How to care for a disabled child
Caring for a disabled child can make your daily parenting duties, such as feeding, toilet training and getting them to sleep, more challenging.
Feeding and eating
A disabled child may have problems with feeding and eating for many different reasons, such as:
- physical problems that cause difficulty swallowing, chewing, sucking or digesting certain foods
- limited mobility, which might make it difficult to sit up to eat or drink
- a learning disability
It might take longer for your child to be able to feed themselves, but developing the skills to do so can also help them in other ways, such as with speech and language development and co-ordination.
Your health visitor can advise you on many aspects of feeding and weaning your baby.
As your child grows, you might be able to get a referral from your GP or health visitor for specialist help.
This could include:
- a speech and language therapist - to help with physical issues like chewing and swallowing
- an occupational therapist - to advise you about aids that might help your child, such as special plates, bowls, cups, adapted cutlery or non-slip mats
- a physiotherapist or occupational therapist - to advise you on getting your child into the right physical position to eat
- a dietitian - to help you if you're concerned that your child isn't eating enough
If your child needs to be fed through a tube that goes directly into their stomach, you can get advice from the support group PINNT (Patients on Intravenous and Naso-gastric and Nutrition Therapy).
Disabled children can have sleep problems for a range of physical reasons, such as muscle spasms or breathing difficulties, depending on their particular health problem.
Children with some learning disabilities may find it hard to understand why and when they need to sleep.
Your health visitor or community nurse should be able to suggest ways to encourage good sleep.
Your GP may also be able to help or refer you to a sleep specialist or psychologist if necessary.
If your sleep is constantly interrupted, you can ask for a carer's assessment from social services. They may be able to provide short breaks from caring so you can get some undisturbed sleep.
Your child might also qualify for Disability Living Allowance (DLA), or a higher rate of DLA if they already get it, if they need constant care and attention at night because of sleep problems.
All children are different, but most show signs of being ready to learn to use the toilet at around 2 or 3 years old.
Some disabled children may not be ready until they're older, or they may take longer to learn.
This could be because of learning disabilities or physical challenges, such as impaired mobility, movement skills or muscle tone.
If your child's health condition affects their ability to control their bladder or bowel, their doctor may be able to refer you to a continence specialist.
An occupational therapist can advise you about special potties or toilet seats if your child needs help with sitting, or about any bathroom adaptations that might be useful.
A physiotherapist can advise about issues such as moving and handling your child, or finding the best position for your child to be able to use the toilet.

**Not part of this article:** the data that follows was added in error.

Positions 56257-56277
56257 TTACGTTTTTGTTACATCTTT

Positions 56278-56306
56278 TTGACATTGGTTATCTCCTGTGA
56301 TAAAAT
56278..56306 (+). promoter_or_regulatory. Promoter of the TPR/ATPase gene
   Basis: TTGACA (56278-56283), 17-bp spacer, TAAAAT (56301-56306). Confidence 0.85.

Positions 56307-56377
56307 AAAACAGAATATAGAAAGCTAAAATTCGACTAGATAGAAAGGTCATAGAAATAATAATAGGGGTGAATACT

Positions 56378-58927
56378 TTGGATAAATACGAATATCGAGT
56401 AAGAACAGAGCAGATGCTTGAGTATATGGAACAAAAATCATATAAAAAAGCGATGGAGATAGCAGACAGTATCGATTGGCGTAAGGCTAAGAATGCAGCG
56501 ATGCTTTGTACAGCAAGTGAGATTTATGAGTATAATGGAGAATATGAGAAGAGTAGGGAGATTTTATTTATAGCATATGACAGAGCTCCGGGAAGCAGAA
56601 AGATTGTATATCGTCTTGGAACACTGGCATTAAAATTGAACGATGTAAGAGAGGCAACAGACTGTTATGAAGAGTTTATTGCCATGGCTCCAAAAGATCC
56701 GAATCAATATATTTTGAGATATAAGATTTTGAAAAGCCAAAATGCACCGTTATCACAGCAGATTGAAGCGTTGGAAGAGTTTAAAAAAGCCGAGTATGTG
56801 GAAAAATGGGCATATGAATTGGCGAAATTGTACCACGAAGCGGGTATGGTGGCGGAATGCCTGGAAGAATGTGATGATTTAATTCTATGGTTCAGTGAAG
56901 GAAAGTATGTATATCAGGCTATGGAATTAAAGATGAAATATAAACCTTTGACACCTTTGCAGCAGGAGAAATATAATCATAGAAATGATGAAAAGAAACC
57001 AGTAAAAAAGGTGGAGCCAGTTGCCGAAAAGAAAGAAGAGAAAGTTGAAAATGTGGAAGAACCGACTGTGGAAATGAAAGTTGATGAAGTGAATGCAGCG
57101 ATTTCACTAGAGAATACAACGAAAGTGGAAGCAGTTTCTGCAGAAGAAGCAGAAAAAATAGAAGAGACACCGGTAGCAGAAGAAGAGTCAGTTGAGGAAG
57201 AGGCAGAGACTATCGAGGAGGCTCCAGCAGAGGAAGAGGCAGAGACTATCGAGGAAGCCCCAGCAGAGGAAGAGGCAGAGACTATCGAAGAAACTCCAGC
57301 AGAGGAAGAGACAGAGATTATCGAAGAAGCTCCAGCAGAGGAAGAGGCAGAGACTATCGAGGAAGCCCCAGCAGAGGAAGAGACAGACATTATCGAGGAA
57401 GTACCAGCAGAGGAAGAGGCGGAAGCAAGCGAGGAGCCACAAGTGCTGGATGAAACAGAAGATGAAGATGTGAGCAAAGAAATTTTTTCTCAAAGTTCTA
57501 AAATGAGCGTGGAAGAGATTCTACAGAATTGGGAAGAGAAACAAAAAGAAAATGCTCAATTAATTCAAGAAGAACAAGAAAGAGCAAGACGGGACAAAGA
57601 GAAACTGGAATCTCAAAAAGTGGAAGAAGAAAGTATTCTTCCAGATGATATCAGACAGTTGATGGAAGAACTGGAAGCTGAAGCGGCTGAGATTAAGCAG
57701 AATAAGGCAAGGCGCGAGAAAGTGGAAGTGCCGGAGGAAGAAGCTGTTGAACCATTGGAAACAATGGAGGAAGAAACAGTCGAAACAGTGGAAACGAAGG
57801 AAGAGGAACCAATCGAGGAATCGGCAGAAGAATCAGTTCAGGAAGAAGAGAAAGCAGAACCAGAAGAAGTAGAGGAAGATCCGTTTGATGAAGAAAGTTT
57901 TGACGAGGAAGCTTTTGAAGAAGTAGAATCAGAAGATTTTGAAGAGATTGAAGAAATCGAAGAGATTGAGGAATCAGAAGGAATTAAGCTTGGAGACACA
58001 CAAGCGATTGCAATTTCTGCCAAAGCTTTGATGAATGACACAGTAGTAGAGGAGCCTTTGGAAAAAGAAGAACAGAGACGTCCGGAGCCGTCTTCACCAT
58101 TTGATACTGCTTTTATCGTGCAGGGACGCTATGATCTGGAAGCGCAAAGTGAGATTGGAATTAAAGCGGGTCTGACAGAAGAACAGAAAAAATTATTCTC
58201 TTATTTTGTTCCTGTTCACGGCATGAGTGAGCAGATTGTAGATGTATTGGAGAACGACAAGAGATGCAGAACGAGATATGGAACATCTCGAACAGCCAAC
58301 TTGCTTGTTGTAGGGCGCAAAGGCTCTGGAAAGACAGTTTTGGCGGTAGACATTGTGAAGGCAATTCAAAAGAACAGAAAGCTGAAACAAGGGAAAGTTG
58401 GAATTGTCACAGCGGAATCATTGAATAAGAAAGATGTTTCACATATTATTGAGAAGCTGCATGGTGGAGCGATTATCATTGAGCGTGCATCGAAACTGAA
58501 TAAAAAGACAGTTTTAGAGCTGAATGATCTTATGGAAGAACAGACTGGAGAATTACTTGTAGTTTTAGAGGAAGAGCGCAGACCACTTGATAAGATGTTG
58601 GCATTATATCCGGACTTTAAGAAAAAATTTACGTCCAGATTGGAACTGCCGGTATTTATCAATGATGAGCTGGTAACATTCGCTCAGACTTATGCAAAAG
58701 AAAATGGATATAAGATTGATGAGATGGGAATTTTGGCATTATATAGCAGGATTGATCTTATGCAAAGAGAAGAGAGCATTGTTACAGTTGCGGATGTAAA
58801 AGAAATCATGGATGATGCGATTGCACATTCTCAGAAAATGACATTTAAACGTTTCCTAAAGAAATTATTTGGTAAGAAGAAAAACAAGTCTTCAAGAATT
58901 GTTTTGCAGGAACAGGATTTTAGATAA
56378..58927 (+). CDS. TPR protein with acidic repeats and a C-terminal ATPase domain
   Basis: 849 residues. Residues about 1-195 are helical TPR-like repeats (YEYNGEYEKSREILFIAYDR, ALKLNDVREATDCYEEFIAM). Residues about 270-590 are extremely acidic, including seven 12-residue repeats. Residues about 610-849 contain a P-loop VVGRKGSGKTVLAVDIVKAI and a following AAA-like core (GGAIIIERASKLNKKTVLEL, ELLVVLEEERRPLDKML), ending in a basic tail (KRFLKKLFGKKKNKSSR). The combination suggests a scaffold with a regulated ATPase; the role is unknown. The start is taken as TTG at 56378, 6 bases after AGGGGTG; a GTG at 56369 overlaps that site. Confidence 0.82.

Your local health authority's incontinence service may be able to supply items such as larger nappies, pads and bedding protection once your child is over a certain age (this may vary from area to area). If they're unable to do this, they can tell you where you can buy them privately.
If you have a water meter and your child's health condition means that you have to do a lot of laundry, you can apply to your water supply company to cap the cost of your water under the WaterSure scheme. Ofwat has contact details for water companies.
The Family Fund can also give grants to low-income families for a washing machine or tumble drier.
If you're concerned about your child's ability to move around normally, your GP may refer you to a physiotherapist to assess their mobility needs.
As part of the assessment, the physiotherapist will discuss mobility aids that could help your child, such as:
- walking aids - which you can loan from the local hospital or community health service
- wheelchairs, buggies and adapted seating
You can get contact details for your local wheelchair service from your GP or physiotherapist.
The charity Whizz-Kidz can provide children under 18 with mobility equipment that's not available from the NHS. They also offer wheelchair skills training. Go Kids Go! also provides free wheelchair skills courses.
If you drive, you could apply for road tax exemption and a Blue Badge for disabled parking.
The Blue Badge may be awarded if your child is 2 years old or over and has a permanent disability that makes walking difficult.
If your child is under the age of 2, you may get a Blue Badge if they need to have bulky medical equipment with them or need to be near the vehicle in case they require urgent medical treatment.
Challenging behaviour can be common in children with learning or sensory disabilities.
This is because communication problems can make it difficult for them to express their needs, likes and dislikes.
Challenging behaviour can take many forms, from aggression to withdrawal.
Read more on challenging behaviour in children.
Communicating with your child
Some physical conditions and learning disabilities can mean that your child has little or no clear speech, or their speech may be slow to develop.
You may worry about how well they'll communicate with you and other people as they grow up.
A wide range of equipment and techniques can support or replace speech, including signing (perhaps using a system like Makaton), symbols, word boards and electronic voice output communication aids (VOCAs).
A speech and language therapist can assess your child and help you decide the most appropriate aids.
Find out more about caring and communication problems.